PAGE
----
I have looked hard for some mark of distinction, something that would separate me from the masses.
I think I have found it. I come from a town where residents put mayonnaise on the outside of the sandwich.
The Oakford Special Sandwich, the signature dish of the Oakford Tea Room in St. Joseph, Mo., is made by covering the outside of the sandwich with a mayo-like substance called Oakford Dressing. It is put on the top of the sandwich, like frosting.
Unfortunately, even though I lived in the town 12 years, this was news to me. In the East End neighborhood I grew up in, the mayo was always on the inside of sandwiches. I must have lived on the wrong side of town, the mayo-on-the-inside section. In my neighborhood, frosting was frosting and mayo was a condiment.
But on the other side of town, by the Oakford Tea Room, people were putting mayonnaise on the outside of their sandwiches. Moreover, they were keeping their mayo habits a secret.
I didn't find out about this unusual behavior until some St. Joe transplants now living in Baltimore wrote me a letter and asked for the recipe for the Oakford Special.
The mail also brought a recipe for a "healthy" version of Kool-Aid, and some news on what children supposedly want to eat while traveling.
Mayo St. Joe Style:
On the outside seeping in
From: Sue Hassenbusch, Baltimore.
Re: Column on St. Joe cookbook.
Dear Happy Eater,
My husband and I enjoy reading your column since we too hail from St. Joseph, Mo. Last week another St. Joe friend was in town visiting us and we were trying to reconstruct the "Oakford ** Special." Can you help?
Eater replies: Here, from "Palette To Palate," the cookbook published by the Junior League of St. Joseph, is the recipe for the sandwich. I have never heard of this sandwich but will now claim it as one of my hometown favorites.
3 slices buttered bread, crusts removed
thinly sliced tomato
finely chopped celery
thinly sliced cucumber
thinly sliced chicken or turkey
thinly sliced ham
six tablespoons Oakford dressing
sliced olives and parsley for garnish
On first slice of bread, place layer of tomatoes, a layer of celery, and layer of cucumbers. Place second slice of bread on top of cucumbers. On this slice of bread place chicken, turkey or ham. Top with third slice of bread and frost with Oakford dressing.
Makes 2 cups, enough for 6 to 8 sandwiches.
5 tablespoons flour
1 tablespoon butter
2 teaspoons sugar
1/2 to 3/4 teaspoon dry mustard
1/2 teaspoon Worcestershire sauce
1 teaspoon salt
1/2 teaspoon paprika
1 cup water
3 teaspoons lemon juice
1/4 cup egg yolks
1 cup salad oil
In a small saucepan, mix flour, butter, sugar, mustard, Worcestershire sauce, salt, paprika and water. Cook over low heat and stir until thick. Cool slightly.
Transfer to bowl of food processor, blender or mixer and mix in lemon juice and egg yolks until well blended. With machine running, add oil gradually. (If using mixer use high speed.) Store in refrigerator.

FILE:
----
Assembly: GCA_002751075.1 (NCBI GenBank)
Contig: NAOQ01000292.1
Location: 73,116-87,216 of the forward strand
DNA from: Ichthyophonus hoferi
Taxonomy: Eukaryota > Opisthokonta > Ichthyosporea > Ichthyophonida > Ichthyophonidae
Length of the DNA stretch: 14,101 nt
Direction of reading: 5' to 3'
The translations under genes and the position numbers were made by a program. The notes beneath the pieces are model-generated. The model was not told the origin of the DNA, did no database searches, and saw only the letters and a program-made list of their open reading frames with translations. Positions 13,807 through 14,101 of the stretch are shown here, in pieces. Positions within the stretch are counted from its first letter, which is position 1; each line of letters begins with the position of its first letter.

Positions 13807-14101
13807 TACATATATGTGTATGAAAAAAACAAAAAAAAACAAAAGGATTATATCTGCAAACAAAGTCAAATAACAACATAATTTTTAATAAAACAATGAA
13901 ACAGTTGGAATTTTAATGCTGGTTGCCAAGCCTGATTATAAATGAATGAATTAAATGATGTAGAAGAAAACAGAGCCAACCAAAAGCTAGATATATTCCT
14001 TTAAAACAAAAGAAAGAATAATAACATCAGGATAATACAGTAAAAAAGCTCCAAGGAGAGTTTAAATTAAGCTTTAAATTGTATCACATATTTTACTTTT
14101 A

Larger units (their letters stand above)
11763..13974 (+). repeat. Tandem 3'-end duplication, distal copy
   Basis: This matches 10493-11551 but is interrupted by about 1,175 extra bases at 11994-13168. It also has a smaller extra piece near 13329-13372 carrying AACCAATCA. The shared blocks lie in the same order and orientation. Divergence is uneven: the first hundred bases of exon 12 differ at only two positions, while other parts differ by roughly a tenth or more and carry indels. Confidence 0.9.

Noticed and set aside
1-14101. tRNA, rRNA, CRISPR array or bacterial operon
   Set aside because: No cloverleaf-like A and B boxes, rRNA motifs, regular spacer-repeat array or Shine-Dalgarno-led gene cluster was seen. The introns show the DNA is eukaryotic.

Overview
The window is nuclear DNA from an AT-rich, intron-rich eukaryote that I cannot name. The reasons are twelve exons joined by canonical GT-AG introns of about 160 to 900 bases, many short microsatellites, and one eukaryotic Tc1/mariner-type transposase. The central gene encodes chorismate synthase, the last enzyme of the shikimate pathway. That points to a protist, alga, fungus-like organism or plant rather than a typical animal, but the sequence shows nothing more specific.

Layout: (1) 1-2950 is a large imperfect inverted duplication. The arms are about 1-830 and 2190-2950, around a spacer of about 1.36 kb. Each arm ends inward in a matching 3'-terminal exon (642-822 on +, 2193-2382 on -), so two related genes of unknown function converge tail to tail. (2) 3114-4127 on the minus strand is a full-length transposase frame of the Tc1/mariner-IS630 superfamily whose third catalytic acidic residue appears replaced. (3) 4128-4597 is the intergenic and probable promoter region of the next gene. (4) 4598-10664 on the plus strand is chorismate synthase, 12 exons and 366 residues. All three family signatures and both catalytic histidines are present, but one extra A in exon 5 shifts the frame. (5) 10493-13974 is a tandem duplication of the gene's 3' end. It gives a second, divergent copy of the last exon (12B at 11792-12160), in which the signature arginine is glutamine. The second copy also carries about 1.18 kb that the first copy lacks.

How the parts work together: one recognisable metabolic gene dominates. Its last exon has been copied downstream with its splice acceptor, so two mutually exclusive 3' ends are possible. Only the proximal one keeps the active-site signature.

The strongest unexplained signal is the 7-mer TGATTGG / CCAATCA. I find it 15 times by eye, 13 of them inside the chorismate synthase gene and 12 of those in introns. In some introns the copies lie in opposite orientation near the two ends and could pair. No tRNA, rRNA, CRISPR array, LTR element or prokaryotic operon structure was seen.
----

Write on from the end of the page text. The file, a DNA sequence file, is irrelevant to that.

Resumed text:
Juicing up an old friend,
From: Nell Nutter, Newark, Ohio.
Re: Column on making Kool-Aid.
Dear Happy Eater,
I hold in my hand a 1-ounce raspberry Kool-Aid package, copyright 1951, one of six flavors retrieved from my Kansas family home. It is "a mixture of dextrose, citric acid, artificial flavor and color."
Compare . . . to a 1990 package . . . "malic acid (prevents tartness), sugar, salt, calcium phosphate (prevents caking) artificial color, vitamin C, artificial flavor."
Note no food, all chemicals.
Now for a great healthy drink, mix your Kool-Aid with 6 ounces frozen orange concentrate, 2/3 cups sugar and 2 quarts iced water. It is better than canned fruit drinks.
. . . Kool-Aid can also make a great syrup for snow cones.
Eater replies: I suspect some of the difference in the way the labels read stems from the fact that nowadays ingredient labeling is more specific.
However, I agree that old Kool-Aid tasted better than the stuff kids drink now. That is primarily because back then the color of the old stuff was more appealing -- red, blue or yellow. Now watching my kids drink the neon-colored Kool-Aid sends shudders down my spine. But this, of course, is how parents have reacted for generations to Kool-Aid drinking.
Kids on the road
From: Aurora Bullard, Los Angeles.
Re: Column on what kids eat in restaurants.
Dear Happy Eater,
Read your column on children and restaurants . . . and thought you might be interested in Hilton Hotels Corp.'s travel survey.
. . . The majority of the 300 children surveyed said that they have a strong say in what they eat while on vacation, with 51 percent stating they ordered their own food and 44 percent stating they order with the help of their parents.
The children ranked fruit, spaghetti and tacos as the three foods they would most prefer to eat while traveling, indicating that parents' healthy eating habits may influence their children's food choices.
Eater replies: I am suspicious of any survey that doesn't rank sugar-coated cereal as kids' meal of choice.